MPs have voted in favour of a motion recommending Sir Philip Green be stripped of his knighthood, following a three-hour debate.
The vote, by MPs from all parties, does not mean that he will automatically lose the title, but it will put pressure on the honours forfeiture committee, which awarded him with it in 2006, to consider revoking it.
During the debate in the House of Commons, Green was heavily criticised and labelled a "billionaire spiv who should never have received a knighthood" and "who has shamed British capitalism" by Labour MP David Winnick.
Frank Field, chair of the pension committee, which ran a joint inquiry into the collapse of retailer BHS with the business select committee, called the closure of the retailer a "Greek tragedy". He also called Green an "asset stripper" and compared him to Napoleon.
Iain Wright, chair of the business select committee, accused Green of "raiding" the company, which was sold with a £570 million pension deficit, and having "engorged on BHS" before it was sold to three-time bankrupt Dominic Chappell, a former racing driver, for £1.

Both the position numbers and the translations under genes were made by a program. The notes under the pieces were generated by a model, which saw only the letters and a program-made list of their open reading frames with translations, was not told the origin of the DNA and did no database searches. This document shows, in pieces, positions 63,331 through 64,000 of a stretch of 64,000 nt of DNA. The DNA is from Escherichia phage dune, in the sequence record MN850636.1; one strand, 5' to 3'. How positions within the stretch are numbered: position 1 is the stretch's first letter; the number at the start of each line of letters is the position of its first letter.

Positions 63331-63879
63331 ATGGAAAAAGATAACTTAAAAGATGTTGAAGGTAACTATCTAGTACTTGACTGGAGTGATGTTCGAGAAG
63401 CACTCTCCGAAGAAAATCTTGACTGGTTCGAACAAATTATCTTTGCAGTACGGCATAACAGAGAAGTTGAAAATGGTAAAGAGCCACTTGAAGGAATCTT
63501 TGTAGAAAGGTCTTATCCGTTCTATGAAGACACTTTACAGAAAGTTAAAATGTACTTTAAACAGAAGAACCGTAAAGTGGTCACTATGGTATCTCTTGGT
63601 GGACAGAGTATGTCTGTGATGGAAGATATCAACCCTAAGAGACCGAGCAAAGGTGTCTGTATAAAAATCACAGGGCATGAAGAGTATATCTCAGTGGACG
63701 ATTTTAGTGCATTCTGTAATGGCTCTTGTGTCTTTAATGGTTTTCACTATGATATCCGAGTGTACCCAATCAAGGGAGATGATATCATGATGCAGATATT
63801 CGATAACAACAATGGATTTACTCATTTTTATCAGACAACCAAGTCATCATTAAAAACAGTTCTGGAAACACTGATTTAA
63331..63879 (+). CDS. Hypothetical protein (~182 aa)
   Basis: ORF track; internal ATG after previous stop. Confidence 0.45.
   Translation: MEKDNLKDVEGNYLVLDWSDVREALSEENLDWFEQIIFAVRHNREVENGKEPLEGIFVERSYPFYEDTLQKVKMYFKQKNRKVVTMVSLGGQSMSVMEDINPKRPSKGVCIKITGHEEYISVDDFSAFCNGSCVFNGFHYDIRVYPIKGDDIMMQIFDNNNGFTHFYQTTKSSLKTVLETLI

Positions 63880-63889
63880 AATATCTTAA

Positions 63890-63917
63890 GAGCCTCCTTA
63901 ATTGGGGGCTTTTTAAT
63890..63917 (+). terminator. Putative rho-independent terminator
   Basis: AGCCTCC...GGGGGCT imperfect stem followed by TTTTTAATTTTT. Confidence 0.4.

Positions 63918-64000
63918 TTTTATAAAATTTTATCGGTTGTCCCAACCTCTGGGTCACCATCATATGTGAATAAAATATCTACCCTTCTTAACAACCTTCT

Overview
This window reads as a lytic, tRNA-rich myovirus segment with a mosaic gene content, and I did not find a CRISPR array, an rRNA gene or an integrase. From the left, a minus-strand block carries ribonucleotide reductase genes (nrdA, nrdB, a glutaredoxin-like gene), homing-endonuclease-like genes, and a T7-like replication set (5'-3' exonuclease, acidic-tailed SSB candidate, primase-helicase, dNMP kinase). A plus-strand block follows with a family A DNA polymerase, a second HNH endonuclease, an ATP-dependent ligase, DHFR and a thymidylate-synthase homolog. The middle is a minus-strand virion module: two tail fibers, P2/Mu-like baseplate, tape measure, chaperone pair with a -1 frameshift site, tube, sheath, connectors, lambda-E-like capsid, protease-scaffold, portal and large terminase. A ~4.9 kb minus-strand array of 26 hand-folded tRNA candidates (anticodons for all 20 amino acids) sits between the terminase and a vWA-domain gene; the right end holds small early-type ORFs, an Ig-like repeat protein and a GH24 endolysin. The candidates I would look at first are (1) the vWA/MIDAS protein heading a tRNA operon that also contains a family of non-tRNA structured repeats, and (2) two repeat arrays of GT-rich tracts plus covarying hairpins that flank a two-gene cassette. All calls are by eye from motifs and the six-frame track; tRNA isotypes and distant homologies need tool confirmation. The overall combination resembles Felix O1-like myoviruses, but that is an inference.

Wright was deeply critical of the "weak corporate governance" on the board of BHS, and accused Green of having acted as though BHS was a "personal fiefdom and personal piggy bank".
In earlier statements, Green hit back at comments made by MPs, including Frank Field. He said last month that he was working closely with the Pensions Regulator to find a solution to the deficit. He also said any suggestion that there “was a lack of willingness on my part to reach a settlement with regard to the pension fund” was “untrue, totally inaccurate and unhelpful”. He also extended an apology to “all the BHS people involved in this sorry affair”.
The collapse of BHS concluded a year after Green sold the business to Dominic Chappell, a former racing driver with no retail experience. It led to the loss of 11,000 jobs and to all stores being closed from the high street.
Wright said Green "took the rings from BHS’s fingers. He beat it black and blue. He starved it of food and water and put it on life support ... and then he wanted credit for keeping it alive."
The collapse of the business also left the future of 20,000 pensioners hanging in the balance. MPs have repeatedly called on Green to pay for the deficit, but there has reportedly been no firm deal made.
The billionaire retail tycoon was condemned by a critical parliamentary report in July that accused him of enriching himself and his family at the expense of the collapsed department store.